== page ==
3.  All shadchanim ______________ (don’t like them, don’t get them, are pushy,….)
    4.  There are not enough men out there so their chance of getting married is minimal.
    5.  If you are not married by the age of xx, your chance of getting married diminishes tremendously.
    6. If a person is not yet married, it means that Hashem doesn’t love them.

Additionally, singles may have incorrect beliefs about marriage or life, in general.  For instance, they may believe:

  1. Shidduchim just doesn’t work – it’s a horrible way to find your bashert (if you’re over the age xx).
    2.  Marriages require tons of hard work.
    3.  You have to analyze and evaluate each person you date to make sure that they have no red flags.
    4.  You will lose your identity in a marriage.
    5.  You will have to give up everything good and wonderful about life, if you get married.
    6.  Marriage is overrated.
    7.  Marriage is just giving up one set of challenges to gain another set of challenges.

When a person has beliefs about themselves, about others, and about life – they need to analyze those beliefs and discover what the Torah says and what is reality.  What is the Torah view about people, about men and women, about finding one’s zivug, about bitachon, about marriage?  Are there other ways to see the world besides how they are currently looking at it?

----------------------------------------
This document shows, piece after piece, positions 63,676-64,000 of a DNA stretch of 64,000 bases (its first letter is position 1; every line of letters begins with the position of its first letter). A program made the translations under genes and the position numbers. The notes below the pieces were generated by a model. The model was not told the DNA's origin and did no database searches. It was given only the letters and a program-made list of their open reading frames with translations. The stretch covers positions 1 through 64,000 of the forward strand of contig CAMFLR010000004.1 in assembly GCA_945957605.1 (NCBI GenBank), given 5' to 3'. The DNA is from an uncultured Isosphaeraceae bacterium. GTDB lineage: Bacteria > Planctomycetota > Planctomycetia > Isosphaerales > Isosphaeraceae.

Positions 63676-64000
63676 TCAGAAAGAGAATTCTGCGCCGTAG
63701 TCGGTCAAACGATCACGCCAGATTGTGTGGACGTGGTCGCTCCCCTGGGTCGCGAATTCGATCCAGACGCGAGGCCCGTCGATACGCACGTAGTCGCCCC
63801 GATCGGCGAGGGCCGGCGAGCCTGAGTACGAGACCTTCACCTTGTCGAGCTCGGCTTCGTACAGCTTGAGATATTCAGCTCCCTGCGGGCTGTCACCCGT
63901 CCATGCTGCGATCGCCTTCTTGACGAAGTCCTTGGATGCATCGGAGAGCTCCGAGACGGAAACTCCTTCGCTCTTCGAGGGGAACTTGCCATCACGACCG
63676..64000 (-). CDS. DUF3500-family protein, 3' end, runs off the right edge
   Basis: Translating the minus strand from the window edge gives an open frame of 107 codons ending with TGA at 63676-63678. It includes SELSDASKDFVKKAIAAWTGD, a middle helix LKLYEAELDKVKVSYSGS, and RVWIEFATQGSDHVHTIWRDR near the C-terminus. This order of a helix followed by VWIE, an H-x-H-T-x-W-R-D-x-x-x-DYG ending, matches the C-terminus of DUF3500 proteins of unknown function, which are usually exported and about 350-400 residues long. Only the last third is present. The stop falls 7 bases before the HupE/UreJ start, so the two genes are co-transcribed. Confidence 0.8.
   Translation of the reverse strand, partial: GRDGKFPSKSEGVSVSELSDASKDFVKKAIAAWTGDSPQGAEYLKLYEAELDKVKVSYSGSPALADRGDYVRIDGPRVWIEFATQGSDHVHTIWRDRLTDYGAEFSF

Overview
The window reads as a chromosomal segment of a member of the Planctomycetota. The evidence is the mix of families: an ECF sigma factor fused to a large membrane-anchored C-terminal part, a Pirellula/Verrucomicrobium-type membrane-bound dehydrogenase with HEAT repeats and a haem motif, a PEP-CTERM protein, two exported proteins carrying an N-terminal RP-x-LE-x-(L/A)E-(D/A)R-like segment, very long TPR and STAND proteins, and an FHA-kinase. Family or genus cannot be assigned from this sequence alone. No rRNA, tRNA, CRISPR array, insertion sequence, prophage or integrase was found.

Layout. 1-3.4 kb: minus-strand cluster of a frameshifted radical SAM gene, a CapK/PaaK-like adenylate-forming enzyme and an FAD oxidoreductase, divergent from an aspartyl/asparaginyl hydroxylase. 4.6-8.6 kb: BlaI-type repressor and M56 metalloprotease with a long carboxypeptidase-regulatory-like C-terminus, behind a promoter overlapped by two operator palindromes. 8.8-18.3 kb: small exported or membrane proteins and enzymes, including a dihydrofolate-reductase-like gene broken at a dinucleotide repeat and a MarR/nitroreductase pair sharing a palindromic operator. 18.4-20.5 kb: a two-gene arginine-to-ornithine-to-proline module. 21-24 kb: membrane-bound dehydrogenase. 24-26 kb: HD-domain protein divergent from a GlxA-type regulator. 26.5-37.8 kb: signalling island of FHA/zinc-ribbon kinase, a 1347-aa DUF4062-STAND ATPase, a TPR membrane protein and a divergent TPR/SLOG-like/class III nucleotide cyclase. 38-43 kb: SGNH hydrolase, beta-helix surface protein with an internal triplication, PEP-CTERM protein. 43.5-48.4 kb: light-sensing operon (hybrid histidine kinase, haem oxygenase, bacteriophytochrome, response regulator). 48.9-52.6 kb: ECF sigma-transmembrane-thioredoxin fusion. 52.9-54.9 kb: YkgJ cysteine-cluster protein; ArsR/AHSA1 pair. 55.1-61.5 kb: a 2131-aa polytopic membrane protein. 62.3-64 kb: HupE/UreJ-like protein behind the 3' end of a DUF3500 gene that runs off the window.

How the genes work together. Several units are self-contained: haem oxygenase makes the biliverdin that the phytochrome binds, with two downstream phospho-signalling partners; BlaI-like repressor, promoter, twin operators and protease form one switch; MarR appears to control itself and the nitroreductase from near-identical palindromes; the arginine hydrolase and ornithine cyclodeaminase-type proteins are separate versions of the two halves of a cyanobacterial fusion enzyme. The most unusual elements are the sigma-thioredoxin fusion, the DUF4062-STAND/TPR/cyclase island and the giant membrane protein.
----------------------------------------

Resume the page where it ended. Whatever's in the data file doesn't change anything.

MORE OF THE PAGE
They can then learn how to tell themselves new messages and create new images in their mind, actually seeing themselves being lovable, finding someone they like who likes them, being happy in marriage, having a beautiful relationship with their spouse.

Changing their beliefs and imagining themselves acting with those new beliefs can actually change how they interact with others and how others interact with them.  It can actually cause positive things to happen and it can change their future.

I am not saying this is easy, but, as a living human being, you have the ability to choose the life you want to live.  Learning how to do this gives you the choice to see yourself as a grasshopper or to see yourself as someone who has the ability to work on yourself and develop yourself to become the amazing person you were meant to be! 

Mnucha Bialik, Dating Coach

If you want to get in touch with M’nucha, email